The one thing the game manages to do very well overall, besides looking absolutely gorgeous, is building and keeping a suspenseful atmosphere, with a good score to compliment the tension. When there is a lot going on at once, it's easy to get the feeling that you never know who will need saving next or where a villain will strike. It helps that the ever-twisting plot thread successfully kept me on the edge of my seat. Aside from this, there are very smartly placed symbolic imagery. It's moments like when Catwoman manages to steal from Hugo Strange only to be torn between the loot and saving Batman, with her decision symbolized by the red and green directional arrows on the ground suddenly representing her karma or finding the exact location where Bruce's parents died so he can pay his respects that really help to establish the city itself as a character in its own right.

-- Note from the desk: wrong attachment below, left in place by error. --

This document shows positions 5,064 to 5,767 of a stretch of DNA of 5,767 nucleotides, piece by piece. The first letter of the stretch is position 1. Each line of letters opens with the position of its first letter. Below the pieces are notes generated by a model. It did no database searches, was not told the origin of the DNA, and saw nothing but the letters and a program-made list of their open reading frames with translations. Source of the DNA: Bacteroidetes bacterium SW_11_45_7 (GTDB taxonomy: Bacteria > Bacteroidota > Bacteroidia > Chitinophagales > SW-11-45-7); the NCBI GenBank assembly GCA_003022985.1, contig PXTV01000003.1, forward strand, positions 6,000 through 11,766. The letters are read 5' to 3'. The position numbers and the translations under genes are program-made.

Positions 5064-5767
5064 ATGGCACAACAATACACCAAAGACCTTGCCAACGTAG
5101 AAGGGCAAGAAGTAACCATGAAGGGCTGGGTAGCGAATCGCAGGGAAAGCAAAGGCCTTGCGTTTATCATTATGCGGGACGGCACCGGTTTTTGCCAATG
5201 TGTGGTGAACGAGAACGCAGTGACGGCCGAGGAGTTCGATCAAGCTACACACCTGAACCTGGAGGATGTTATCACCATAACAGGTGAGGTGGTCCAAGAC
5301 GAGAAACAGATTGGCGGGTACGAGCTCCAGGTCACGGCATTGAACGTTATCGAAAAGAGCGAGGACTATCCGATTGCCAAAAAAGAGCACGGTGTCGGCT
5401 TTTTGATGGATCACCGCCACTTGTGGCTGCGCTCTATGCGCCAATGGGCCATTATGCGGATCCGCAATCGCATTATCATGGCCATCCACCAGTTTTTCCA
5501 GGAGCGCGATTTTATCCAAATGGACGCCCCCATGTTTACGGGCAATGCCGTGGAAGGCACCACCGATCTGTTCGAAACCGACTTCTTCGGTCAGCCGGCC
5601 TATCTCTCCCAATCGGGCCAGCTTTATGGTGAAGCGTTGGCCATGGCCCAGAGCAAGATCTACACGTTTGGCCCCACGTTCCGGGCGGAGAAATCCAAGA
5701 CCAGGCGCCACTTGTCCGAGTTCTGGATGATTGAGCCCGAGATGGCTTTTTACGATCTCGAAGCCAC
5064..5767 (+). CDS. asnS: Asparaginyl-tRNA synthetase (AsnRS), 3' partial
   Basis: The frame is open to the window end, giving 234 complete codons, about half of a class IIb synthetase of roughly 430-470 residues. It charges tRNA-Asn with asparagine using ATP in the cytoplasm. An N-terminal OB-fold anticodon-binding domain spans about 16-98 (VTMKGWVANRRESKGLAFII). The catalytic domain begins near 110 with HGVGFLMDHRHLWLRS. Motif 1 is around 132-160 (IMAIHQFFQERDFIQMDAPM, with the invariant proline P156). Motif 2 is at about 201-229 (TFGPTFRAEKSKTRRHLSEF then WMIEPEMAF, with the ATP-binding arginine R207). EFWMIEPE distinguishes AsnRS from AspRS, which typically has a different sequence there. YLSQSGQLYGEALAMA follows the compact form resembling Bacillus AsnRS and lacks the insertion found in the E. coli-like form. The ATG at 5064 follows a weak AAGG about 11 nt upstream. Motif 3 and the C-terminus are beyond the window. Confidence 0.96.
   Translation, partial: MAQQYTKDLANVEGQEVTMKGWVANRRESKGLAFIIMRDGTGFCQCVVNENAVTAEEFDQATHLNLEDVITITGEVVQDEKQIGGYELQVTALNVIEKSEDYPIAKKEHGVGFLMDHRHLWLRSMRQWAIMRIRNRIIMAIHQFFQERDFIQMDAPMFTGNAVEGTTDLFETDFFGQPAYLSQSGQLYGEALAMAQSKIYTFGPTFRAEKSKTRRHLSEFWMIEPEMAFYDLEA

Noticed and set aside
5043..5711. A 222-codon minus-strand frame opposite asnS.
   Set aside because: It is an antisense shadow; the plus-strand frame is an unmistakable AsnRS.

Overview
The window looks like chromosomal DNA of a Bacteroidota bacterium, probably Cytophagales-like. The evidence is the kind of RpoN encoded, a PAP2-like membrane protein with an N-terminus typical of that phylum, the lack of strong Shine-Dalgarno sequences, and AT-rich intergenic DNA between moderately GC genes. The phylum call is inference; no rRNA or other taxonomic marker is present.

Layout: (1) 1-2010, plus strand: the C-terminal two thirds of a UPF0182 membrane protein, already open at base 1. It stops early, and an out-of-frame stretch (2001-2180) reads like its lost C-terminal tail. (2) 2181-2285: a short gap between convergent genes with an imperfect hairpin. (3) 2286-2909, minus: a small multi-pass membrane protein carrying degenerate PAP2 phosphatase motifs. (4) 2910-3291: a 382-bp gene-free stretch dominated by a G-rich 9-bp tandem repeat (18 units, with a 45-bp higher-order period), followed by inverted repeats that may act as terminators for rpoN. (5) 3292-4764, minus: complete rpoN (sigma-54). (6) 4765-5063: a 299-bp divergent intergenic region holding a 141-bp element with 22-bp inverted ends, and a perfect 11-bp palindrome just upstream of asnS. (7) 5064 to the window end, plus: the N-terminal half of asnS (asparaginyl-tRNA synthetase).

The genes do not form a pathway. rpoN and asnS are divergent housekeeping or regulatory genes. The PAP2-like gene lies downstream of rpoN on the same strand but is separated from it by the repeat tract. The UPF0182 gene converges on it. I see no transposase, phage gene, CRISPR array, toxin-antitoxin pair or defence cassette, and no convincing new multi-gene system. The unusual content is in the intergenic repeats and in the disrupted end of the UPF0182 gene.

Now, after looking back on all that went on in the game, I can say that Batman: Arkham City is not only the absolute best licensed video game on the market, but perhaps even the best video game I have ever played in my entire life. With a near perfect arrangement of elements, excellent voice acting and characters, and an ending that hits you effectively with the emotional impact of a meteor, Arkham City is a game that elevates Batman to a new high that will be hard to top for quite a good while. It is, quite simply, a game that absolutely no one with the technology in their possession with the capability to play a video game should even think about missing out on.